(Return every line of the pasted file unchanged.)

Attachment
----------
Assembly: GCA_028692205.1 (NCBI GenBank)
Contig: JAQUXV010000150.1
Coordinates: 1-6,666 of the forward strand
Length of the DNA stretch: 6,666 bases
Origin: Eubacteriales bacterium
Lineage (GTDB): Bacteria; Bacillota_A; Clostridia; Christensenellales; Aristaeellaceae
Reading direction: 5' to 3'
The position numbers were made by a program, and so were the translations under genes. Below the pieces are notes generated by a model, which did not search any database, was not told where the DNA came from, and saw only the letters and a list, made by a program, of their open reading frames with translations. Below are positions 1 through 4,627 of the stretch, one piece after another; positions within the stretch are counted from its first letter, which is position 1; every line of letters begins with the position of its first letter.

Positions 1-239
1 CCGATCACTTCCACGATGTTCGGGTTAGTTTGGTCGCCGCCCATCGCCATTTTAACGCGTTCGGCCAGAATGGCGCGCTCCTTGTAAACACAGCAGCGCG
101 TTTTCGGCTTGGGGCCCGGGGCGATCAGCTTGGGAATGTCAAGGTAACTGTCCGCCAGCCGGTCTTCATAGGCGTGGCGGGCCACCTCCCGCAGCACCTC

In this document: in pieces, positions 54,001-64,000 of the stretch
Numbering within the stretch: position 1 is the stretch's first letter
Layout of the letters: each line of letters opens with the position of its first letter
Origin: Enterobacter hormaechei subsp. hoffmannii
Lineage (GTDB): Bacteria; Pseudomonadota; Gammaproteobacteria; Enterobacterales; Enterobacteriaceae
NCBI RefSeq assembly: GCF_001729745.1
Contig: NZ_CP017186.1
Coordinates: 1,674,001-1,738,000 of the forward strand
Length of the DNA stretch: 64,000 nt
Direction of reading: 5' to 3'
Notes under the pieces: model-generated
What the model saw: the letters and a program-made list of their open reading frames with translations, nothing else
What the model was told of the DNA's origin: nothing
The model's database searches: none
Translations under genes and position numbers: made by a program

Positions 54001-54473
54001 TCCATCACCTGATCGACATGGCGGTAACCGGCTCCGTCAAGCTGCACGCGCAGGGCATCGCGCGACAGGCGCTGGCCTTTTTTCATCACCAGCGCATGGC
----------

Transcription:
Assembly: GCA_028692205.1 (NCBI GenBank)
Contig: JAQUXV010000150.1
Coordinates: 1-6,666 of the forward strand
Length of the DNA stretch: 6,666 bases
Origin: Eubacteriales bacterium
Lineage (GTDB): Bacteria; Bacillota_A; Clostridia; Christensenellales; Aristaeellaceae
Reading direction: 5' to 3'
The position numbers were made by a program, and so were the translations under genes. Below the pieces are notes generated by a model, which did not search any database, was not told where the DNA came from, and saw only the letters and a list, made by a program, of their open reading frames with translations. Below are positions 1 through 4,627 of the stretch, one piece after another; positions within the stretch are counted from its first letter, which is position 1; every line of letters begins with the position of its first letter.

Positions 1-239
1 CCGATCACTTCCACGATGTTCGGGTTAGTTTGGTCGCCGCCCATCGCCATTTTAACGCGTTCGGCCAGAATGGCGCGCTCCTTGTAAACACAGCAGCGCG
101 TTTTCGGCTTGGGGCCCGGGGCGATCAGCTTGGGAATGTCAAGGTAACTGTCCGCCAGCCGGTCTTCATAGGCGTGGCGGGCCACCTCCCGCAGCACCTC

In this document: in pieces, positions 54,001-64,000 of the stretch
Numbering within the stretch: position 1 is the stretch's first letter
Layout of the letters: each line of letters opens with the position of its first letter
Origin: Enterobacter hormaechei subsp. hoffmannii
Lineage (GTDB): Bacteria; Pseudomonadota; Gammaproteobacteria; Enterobacterales; Enterobacteriaceae
NCBI RefSeq assembly: GCF_001729745.1
Contig: NZ_CP017186.1
Coordinates: 1,674,001-1,738,000 of the forward strand
Length of the DNA stretch: 64,000 nt
Direction of reading: 5' to 3'
Notes under the pieces: model-generated
What the model saw: the letters and a program-made list of their open reading frames with translations, nothing else
What the model was told of the DNA's origin: nothing
The model's database searches: none
Translations under genes and position numbers: made by a program

Positions 54001-54473
54001 TCCATCACCTGATCGACATGGCGGTAACCGGCTCCGTCAAGCTGCACGCGCAGGGCATCGCGCGACAGGCGCTGGCCTTTTTTCATCACCAGCGCATGGC